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Procedures

Gastroscopy/Endoscopy

What is Upper Gastrointestinal Endoscopy?

Endoscopy involves the use of a flexible video instrument (gastroscope) to examine the upper intestinal tract including the oesophagus, stomach and duodenum. The procedure is commonly undertaken if your Doctor suspects that you have inflammation, ulceration or other abnormality of the oesophagus, stomach or duodenum.

How are you prepared?

You are to fast for six (6) hours before the procedure (no food, no fluid, no smoking). While fasting take all regular medication with a sip of water at least three hours prior to procedure.
If you have serious heart or chest problems or drug allergies, special precautions need to be taken to reduce any risk. You should therefore inform the doctor of any serious conditions of this nature.If you are diabetic, withhold your morning medication and bring it and a sandwich with you to take following the procedure.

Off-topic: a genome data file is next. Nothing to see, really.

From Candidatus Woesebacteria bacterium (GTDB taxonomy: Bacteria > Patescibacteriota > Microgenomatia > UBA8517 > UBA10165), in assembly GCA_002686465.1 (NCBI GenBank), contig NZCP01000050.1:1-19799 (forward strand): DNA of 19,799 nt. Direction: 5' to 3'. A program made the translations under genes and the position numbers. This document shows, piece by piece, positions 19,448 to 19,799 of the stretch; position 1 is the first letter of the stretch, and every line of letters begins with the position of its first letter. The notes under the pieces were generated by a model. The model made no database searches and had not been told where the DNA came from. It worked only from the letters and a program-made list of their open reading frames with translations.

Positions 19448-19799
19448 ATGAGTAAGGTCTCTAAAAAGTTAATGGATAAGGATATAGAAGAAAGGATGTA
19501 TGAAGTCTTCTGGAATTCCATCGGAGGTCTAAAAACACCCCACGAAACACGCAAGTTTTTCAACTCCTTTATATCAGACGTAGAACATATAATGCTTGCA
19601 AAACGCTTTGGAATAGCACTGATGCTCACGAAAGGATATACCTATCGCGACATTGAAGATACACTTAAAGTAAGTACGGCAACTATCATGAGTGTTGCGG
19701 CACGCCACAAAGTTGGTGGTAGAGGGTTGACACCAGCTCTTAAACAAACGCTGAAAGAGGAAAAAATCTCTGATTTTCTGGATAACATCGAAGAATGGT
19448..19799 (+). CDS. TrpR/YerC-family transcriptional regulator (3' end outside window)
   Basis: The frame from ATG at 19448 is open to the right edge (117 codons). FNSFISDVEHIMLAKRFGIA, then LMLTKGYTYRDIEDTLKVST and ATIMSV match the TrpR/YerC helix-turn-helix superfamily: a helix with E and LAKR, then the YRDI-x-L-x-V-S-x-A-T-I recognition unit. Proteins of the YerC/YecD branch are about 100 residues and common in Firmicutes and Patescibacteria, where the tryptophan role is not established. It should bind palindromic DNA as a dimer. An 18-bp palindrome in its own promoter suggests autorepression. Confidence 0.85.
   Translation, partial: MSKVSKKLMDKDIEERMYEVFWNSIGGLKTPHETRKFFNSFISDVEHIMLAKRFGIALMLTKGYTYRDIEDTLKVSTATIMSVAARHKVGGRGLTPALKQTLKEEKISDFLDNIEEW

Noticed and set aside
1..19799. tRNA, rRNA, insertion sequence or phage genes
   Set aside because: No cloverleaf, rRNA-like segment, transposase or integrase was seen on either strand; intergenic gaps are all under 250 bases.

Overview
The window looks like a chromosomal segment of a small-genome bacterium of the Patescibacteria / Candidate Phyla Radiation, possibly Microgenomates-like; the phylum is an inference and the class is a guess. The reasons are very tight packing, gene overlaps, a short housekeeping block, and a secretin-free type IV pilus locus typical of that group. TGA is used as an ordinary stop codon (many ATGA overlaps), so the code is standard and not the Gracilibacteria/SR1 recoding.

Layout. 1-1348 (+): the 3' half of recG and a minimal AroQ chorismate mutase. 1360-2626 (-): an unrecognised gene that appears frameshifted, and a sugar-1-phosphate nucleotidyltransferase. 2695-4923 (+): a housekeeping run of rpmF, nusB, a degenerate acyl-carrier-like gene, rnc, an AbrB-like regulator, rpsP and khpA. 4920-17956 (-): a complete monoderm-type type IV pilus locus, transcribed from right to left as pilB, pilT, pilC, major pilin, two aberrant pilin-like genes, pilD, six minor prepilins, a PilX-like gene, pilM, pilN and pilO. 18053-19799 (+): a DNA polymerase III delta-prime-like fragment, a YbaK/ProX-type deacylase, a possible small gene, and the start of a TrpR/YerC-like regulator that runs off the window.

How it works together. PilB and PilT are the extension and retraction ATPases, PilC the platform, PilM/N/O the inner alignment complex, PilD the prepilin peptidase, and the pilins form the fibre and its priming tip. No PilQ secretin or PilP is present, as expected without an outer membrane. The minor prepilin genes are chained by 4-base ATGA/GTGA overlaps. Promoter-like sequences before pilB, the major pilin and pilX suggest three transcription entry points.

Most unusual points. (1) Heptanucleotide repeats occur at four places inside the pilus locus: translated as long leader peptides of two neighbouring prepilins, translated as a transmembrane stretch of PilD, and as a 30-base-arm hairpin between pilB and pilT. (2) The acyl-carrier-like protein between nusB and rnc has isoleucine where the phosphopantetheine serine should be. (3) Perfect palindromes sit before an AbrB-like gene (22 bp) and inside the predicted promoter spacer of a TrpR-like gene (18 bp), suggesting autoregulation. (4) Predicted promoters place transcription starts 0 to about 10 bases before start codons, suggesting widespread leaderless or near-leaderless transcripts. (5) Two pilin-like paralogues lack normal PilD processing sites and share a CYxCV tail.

At the beginning of the procedure you will be given a sedative by injection into a vein to make you comfortable and relaxed. The procedure will take between 5 15 minutes and you will be sleepy for about half an hour afterwards.

What we do

An endoscope is a flexible tube about 9mm (3/8") in diameter. It allows full colour inspection of the oesophagus, stomach and duodenum. It also enables biopsies to be taken from these areas if necessary.
You will be given time to recover from your procedure in an observed recovery area, followed by light refreshments.
The doctor will then talk with you and discuss his findings. He will give you written information and the necessary follow up. A detailed report of his findings will be sent to your G.P.

Afterwards

The doctor will:

  • Talk with you and discuss his findings
  • Give you a hand written report regarding your procedure and any follow up instructions
  • Send a detailed report to your doctor

Risks and complications

Gastrointestinal endoscopy is usually simple and safe. Very occasionally individual patients may have a reaction to the sedation or damage to the oesophagus at the time of examination. Such complications are extremely rare. However if you wish to have full details of all possible complications discussed before the procedure, you should inform your doctor.